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“This situation seemed unimaginable to me,” he declared.

Redding police explained that when Victoria Rovito first found the camera and confronted her husband, Ryan Rovito "swore to take it down and throw it away."

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She discovered that he had not thrown it away as promised, and on March 8, she handed over the camera and the hard drive to the police, "fearing that Mr. Rovito had nefariously recorded his young children using the bathroom," as she explained. the police department.

Authorities said they conducted a forensic analysis of the devices and found hundreds of sexual assault photos and multiple videos.

Garnero said Wednesday that the police department is still reviewing devices from Ryan Rovito's residence.

Police have said that videos obtained from the camera "showed children and adults using the toilet who did not appear to know they were being recorded."

Rovito was arrested on March 16, during a traffic stop, on charges related to the crime of possession of child pornography and the surreptitious recording of an identifiable person who was nude.

On the day of his arrest, he posted $25,000 bail.

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If convicted,

Rovito could face between 16 months and eight years in prison

and could also be sentenced to probation and required to register as a sex offender for life instead of facing prison terms.

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Rovito could also face up to a year in county jail on the surreptitious recording charge, which is a misdemeanor under California law.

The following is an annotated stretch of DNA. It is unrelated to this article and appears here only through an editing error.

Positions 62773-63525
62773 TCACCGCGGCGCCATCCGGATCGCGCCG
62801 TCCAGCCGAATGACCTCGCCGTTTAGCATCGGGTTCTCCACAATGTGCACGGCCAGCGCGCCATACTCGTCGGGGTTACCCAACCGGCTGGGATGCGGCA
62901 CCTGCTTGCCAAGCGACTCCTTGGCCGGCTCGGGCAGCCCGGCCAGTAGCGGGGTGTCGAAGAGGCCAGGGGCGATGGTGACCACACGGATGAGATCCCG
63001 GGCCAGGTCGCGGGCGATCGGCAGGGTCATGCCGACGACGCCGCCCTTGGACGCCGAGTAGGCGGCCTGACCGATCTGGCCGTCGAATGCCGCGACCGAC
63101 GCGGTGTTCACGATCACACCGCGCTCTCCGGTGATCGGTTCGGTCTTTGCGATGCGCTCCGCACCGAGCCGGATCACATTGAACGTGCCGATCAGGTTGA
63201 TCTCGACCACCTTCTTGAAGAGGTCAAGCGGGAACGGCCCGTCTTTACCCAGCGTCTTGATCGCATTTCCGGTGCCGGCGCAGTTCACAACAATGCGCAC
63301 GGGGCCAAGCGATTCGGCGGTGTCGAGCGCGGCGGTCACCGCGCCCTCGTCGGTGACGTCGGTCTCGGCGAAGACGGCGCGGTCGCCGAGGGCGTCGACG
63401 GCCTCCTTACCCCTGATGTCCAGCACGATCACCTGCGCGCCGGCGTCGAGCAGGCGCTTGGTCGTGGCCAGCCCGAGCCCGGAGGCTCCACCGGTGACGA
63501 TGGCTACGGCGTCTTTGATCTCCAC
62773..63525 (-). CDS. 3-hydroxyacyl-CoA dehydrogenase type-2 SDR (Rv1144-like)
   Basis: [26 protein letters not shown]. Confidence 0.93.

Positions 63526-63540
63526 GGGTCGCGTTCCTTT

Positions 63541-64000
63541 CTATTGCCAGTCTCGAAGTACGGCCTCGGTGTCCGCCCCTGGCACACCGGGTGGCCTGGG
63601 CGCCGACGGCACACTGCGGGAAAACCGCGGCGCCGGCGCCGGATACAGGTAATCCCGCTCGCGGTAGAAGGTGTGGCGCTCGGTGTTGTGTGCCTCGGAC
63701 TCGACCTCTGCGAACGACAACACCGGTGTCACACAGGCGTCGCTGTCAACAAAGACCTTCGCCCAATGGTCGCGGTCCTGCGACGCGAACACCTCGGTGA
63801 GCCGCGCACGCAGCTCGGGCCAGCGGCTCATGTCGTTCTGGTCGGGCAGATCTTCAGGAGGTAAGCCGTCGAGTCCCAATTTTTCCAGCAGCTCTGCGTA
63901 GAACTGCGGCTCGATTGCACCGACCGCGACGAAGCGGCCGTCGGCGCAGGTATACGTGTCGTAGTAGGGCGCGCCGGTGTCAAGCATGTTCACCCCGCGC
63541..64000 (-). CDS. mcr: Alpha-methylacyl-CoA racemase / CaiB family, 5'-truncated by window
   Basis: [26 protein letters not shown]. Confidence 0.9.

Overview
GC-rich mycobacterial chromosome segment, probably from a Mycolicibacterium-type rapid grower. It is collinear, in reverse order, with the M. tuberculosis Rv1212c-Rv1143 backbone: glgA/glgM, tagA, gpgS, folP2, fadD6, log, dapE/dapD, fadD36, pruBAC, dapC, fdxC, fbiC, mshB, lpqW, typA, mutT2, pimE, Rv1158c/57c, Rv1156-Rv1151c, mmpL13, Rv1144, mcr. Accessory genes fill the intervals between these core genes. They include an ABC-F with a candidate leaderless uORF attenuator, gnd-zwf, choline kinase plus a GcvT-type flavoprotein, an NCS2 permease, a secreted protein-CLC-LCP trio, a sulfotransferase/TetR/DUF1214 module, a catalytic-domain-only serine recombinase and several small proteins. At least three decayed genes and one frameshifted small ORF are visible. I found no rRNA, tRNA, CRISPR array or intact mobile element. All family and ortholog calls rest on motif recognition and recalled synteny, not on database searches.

But Garnero added that "this scenario is unlikely since Rovito does not have a criminal record."

He is due to appear in court on April 21, according to Garnero.

"We have to protect our children"

Victoria Rovito requested, and was granted, a temporary restraining order against her husband the day after his arrest, according to court documents.

She is focused on rebuilding her family's future: "I feel like our lives have been destroyed," she said.

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A GoFundMe campaign, a collective financing platform, created by a friend indicates that the money raised will be used for living expenses and legal fees: "For doing the right thing, in the end she has been left with many needs," she says.

In the meantime, Rovito hopes that by sharing her story, she can show others how to protect their children in cases of child sexual abuse.

"Once I realized what was happening, I didn't want it to happen to anyone else, and that was the factor that drove me," he said.

young victims

About 25% of American girls and one in 13 boys are sexually abused, according to the Centers for Disease Control and Prevention (CDC).

In more than 90% of the cases, the aggressors are known and enjoy the trust of the children and their families, according to data from the same organization.

“It could be a family member, extended family, a coach or a doctor, someone who doesn't raise suspicion by being around the child,” said Scott Berkowitz, president and founder of the National Anti-Rape Network. Abuse and Incest, an organization against sexual violence better known as RAINN.

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Berkowitz noted that it is crucial to teach children to alert trusted adults if they are sexually abused.

Adults should take a “safety first” approach, removing children from the proximity of offenders, paying attention to their psychological needs, and alerting the relevant authorities if such an option exists.

Victoria Rovito agrees: “We have to protect our children.

They cannot protect themselves,” she stated.

If you or someone you know has been sexually assaulted, call the National Sexual Assault Hotline at 1-800-656-4673.

This line, run by the Rape, Abuse & Incest National Network (RAINN), can put you in touch with your local rape crisis centre.

You can also access RAINN's online chat service at


Confidential chats are available in English and Spanish.

Source: telemundo

All news articles on 2023-03-24